On December 31, 2022, Al Jazeera reported: “After Turkey and Syria cut ties for about 11 years, the defense ministers of the two countries met in Moscow on Wednesday (Dec. 28) in the presence of their Russian counterparts. These ministers agreed to form joint committees of defense and intelligence officials. These committees will begin their meetings at the end of January in Moscow. After that, meetings will be held in Ankara and Damascus.”

In this regard, Fikret Ozir, a former Turkish diplomat, said: “Turkey tried to solve the Syrian crisis through the Astana and Geneva processes, and now it is trying to activate the processes that have reached a dead end. Turkey is trying to realize its internal security and its borders with Syria and the return of Syrian refugees to their country. This issue depends on the current negotiations between Syria and Turkey.”

Turkish Defense Minister Hulusi Akar had previously announced: “The return of Syrian refugees should be voluntary and safe. Turkey has declared its readiness to cooperate on that.”

Now Erdogan has decided to change his country's hostile relations with Syria. It wants to return to the pre-war condition, but there are some considerations in this way.

Cementing ties is a tool to advance internal goals

Salahuddin Hawa, in an article on Washington Institute writes, talks about the possibility of contact between the Turkish and Syrian sides—including the possibility of a call between the two presidents—will absolutely benefit Ankara.

"The AKP government is working to strip the internal Turkish opposition of the cards it relies on its electoral propaganda in the months leading up to Turkey's June 2023 elections," Hawa stated.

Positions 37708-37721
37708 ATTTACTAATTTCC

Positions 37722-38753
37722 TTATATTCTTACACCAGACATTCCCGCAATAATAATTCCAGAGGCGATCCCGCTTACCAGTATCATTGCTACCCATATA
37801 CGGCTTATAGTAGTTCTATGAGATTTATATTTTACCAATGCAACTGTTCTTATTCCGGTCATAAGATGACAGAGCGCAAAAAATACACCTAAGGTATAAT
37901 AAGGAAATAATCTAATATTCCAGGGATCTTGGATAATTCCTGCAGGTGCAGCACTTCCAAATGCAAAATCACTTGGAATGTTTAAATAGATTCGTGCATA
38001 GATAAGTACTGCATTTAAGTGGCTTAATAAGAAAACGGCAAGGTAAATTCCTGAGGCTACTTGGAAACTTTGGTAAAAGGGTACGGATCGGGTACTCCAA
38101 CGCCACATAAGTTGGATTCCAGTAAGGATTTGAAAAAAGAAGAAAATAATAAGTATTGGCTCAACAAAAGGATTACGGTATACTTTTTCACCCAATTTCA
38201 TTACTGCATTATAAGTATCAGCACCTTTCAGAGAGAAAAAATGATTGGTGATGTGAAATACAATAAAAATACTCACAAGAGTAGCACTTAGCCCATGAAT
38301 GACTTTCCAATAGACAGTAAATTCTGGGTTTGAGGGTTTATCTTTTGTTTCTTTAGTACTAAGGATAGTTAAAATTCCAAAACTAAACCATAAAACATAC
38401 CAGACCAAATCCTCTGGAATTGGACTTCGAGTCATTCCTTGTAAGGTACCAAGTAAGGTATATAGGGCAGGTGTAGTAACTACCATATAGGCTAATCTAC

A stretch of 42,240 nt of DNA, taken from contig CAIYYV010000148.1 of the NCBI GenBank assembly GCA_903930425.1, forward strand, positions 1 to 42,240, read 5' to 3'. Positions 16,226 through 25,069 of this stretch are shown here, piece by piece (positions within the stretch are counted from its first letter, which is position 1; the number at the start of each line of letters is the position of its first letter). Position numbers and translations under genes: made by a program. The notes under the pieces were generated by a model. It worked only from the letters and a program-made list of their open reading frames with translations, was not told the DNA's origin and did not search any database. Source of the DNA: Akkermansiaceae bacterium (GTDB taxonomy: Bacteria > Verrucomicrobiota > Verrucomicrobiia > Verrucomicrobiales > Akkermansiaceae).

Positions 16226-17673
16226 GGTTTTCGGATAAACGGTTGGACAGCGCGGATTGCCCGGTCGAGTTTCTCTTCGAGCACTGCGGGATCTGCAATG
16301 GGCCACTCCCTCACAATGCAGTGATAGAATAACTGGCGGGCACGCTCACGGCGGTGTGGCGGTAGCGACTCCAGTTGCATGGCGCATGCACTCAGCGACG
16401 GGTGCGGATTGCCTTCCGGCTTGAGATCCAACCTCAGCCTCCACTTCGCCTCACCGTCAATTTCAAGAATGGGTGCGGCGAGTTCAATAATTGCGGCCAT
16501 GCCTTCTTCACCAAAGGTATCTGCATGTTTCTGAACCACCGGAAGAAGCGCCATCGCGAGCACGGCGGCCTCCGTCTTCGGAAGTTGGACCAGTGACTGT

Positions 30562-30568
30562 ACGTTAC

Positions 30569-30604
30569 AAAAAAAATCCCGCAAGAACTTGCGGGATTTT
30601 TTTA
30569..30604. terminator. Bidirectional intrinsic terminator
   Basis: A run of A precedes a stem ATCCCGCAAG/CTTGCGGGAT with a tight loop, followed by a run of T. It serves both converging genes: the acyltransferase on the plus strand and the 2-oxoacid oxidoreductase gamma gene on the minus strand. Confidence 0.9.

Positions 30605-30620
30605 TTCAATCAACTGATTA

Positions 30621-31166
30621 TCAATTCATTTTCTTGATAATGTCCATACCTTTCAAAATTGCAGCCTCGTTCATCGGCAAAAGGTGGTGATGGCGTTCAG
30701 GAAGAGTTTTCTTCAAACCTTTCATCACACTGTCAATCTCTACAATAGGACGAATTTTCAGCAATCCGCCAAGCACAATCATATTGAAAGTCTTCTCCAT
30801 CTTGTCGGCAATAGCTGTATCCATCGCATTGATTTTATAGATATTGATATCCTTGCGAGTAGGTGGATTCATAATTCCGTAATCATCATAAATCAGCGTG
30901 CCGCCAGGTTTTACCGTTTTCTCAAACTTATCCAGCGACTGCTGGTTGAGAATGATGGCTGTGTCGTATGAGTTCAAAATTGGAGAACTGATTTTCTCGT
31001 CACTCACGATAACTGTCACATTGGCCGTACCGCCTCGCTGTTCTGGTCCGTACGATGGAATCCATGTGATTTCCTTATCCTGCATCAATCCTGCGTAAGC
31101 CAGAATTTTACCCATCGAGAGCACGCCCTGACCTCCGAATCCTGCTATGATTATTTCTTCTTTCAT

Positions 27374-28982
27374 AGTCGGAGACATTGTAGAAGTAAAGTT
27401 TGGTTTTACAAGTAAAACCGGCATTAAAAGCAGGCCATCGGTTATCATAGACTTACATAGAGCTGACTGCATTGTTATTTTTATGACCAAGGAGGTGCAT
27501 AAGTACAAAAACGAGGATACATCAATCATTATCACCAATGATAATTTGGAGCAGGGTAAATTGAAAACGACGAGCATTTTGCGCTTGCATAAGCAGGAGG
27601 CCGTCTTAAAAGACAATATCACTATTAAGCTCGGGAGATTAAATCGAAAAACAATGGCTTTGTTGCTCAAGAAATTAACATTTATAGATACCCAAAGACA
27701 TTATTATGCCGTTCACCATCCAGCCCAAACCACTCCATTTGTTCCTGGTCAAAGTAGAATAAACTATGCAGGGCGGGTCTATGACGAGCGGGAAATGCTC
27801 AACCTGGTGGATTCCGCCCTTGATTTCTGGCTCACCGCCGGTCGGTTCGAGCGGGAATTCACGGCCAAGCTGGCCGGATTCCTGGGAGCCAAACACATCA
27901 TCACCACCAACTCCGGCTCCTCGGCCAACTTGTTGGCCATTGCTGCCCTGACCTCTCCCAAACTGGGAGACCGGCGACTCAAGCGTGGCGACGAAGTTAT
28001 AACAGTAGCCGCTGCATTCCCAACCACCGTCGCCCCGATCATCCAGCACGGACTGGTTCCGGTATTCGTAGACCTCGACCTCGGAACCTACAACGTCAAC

In the past, Turkish opposition has latched onto the problem of Syrian refugees as its explanation for Turkish internal and external crises, and opposition figures have proposed that the normalization of relations with the Syrian regime is the best way to solve it, as the Modon electronic newspaper reported from the Turkish Deutsche Welle website on August 4.

Hence, many observers interpret Erdogan and Cavusoglu's recent statements as an attempt to prevent the Turkish opposition from benefiting from this card. The statements of Turkish officials about developing a plan to "voluntarily" return one million Syrian refugees to northern Syria can be placed in the same context as extracting the papers of the Turkish opposition with which it will contest the 2023 elections.

Cementing ties, a tool to advance regional and global goals

It seems that Turkey is also looking at softening its relations with Syria as a tool to advance its regional and global goals.

Turkey aims to solve the Kurdish issue in the border area by improving relations with Syria.

Turkey does not have the support of the United States in dealing with the Kurds, and Erdogan wants to end the case with the support of President Assad so that he can use it as a bargaining chip in the upcoming elections.

Erdogan is also trying to finalize the talks with Damascus through the mediation of Moscow, first, to have the upper hand in its military cooperation with Russia, including in future purchases of missile shields, and second play a role in Russia's strategy in the region and the world after the Ukraine war.